Segments From this episode
Airbus warned that it's likely to sell only half as many planes this year as it did in 2007. Scott Jagow talks to European correspondent Stephen Beard about how the value of the euro is affecting Airbus' bottom line.
Some critics of consumer society say we'd be happier if we pared down our consumption. But commentator Will Wilkinson says everyone has different frames of reference for what they define as want versus what they feel they need.
A 101-carat diamond could fetch millions of dollars in a spring auction in Hong Kong. Sally Herships reports Asia's love of luxury and increased wealth has raised the demand for gemstones.
National law in China says kids under 18 aren't supposed to be in Internet cafes and that online games breed juvenile crime. Bill Marcus reports the government crackdown could hurt the cafes' business.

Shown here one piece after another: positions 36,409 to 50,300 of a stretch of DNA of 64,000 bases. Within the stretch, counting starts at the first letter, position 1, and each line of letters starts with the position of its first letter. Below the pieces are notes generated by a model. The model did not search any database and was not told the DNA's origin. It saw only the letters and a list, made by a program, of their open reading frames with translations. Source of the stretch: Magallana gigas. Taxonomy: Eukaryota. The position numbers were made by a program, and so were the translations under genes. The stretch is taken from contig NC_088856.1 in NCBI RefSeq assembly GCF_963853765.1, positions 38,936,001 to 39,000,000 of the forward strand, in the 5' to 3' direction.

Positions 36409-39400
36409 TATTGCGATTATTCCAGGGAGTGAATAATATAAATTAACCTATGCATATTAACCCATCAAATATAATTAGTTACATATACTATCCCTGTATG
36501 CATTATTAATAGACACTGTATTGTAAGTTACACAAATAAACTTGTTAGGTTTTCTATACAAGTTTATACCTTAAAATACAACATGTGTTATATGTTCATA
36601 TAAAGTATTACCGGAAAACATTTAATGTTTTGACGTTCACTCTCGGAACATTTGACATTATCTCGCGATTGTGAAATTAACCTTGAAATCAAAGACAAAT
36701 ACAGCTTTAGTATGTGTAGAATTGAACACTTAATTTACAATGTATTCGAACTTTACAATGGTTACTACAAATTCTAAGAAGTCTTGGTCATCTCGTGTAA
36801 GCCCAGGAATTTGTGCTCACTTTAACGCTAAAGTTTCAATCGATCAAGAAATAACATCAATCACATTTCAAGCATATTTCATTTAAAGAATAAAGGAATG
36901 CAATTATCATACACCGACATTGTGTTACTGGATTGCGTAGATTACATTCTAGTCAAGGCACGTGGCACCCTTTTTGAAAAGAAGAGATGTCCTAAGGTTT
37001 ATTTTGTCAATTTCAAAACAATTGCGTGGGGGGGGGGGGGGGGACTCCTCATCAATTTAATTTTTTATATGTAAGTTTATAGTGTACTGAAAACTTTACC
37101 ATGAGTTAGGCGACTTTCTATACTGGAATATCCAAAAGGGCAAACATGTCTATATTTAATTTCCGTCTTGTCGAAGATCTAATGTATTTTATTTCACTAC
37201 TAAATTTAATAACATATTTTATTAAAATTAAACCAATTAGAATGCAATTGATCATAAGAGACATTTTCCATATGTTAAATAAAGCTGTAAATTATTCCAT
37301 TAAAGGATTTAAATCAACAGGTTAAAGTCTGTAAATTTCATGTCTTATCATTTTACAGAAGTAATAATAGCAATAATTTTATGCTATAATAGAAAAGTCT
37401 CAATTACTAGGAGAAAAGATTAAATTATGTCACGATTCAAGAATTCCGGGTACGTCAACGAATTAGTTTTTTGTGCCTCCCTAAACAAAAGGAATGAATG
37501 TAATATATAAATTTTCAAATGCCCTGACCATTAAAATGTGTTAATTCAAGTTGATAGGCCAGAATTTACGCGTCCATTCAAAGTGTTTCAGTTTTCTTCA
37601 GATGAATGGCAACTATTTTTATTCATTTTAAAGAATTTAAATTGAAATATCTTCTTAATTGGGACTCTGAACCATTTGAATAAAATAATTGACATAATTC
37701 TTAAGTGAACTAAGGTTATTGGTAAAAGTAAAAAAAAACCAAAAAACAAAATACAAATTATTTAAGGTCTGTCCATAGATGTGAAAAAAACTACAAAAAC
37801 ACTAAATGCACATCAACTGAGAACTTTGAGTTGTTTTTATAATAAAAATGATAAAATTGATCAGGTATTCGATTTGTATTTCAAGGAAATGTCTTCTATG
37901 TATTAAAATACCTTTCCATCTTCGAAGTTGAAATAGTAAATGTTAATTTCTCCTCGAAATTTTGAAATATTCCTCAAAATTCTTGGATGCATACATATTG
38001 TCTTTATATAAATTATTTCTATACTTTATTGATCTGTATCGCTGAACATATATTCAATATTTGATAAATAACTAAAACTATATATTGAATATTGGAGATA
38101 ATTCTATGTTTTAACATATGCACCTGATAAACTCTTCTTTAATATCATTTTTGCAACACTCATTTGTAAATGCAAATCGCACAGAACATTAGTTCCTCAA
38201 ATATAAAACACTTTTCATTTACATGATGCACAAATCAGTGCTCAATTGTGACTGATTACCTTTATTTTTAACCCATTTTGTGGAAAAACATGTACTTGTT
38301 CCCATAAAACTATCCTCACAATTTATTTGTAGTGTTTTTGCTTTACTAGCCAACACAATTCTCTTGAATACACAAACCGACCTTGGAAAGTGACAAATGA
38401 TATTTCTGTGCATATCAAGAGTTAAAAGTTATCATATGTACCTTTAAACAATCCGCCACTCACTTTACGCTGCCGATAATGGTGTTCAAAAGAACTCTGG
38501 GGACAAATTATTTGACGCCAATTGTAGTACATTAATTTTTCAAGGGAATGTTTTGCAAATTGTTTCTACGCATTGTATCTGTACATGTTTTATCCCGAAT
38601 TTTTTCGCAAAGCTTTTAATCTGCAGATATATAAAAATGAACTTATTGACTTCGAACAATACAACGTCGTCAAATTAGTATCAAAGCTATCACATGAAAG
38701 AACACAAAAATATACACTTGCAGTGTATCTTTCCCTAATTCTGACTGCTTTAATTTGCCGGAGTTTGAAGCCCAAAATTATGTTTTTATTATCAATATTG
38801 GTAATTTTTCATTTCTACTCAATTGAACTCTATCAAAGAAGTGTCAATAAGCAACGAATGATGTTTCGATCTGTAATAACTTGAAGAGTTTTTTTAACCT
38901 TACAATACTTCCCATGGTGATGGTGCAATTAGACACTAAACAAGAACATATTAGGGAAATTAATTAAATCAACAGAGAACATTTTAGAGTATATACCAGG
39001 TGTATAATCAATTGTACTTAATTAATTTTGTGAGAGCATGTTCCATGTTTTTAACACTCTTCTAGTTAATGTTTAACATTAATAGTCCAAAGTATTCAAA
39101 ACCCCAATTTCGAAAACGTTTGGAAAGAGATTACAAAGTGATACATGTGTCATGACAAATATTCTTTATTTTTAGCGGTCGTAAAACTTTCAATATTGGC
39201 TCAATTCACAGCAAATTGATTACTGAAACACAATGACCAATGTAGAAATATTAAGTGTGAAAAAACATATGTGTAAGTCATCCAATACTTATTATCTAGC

A report out says the nation's wealthiest children still have a 23 percent chance of staying on top, even if they don't go to college. Nancy Marshall Genzer reports reasons include built-in advantages and learned behavior.
Last year's toy safety recalls didn't take into account dollar-store importers, and the discount retailers are now at risk of carrying contaminated toys. Michael May reports consumers should be wary.
Pledging $100 million to Darfur peace efforts, President Bush noted human suffering should preempt commercial interests. Gretchen Wilson reports what China is saying and that the country is calling on the West to do more.
A subsidiary of major private equity group Kohlberg Kravis Roberts has delayed repaying billions of dollars in debt, leading to a turbulent ride in the stock market overseas. Stephen Beard reports.
With the stimulus rebate checks on their way, many are considering how they will use the money. But almost half the people polled said they wouldn't be spending it. Alisa Roth hit the streets of New York for answers.
Marketplace Morning Report for Wednesday, February 20, 2008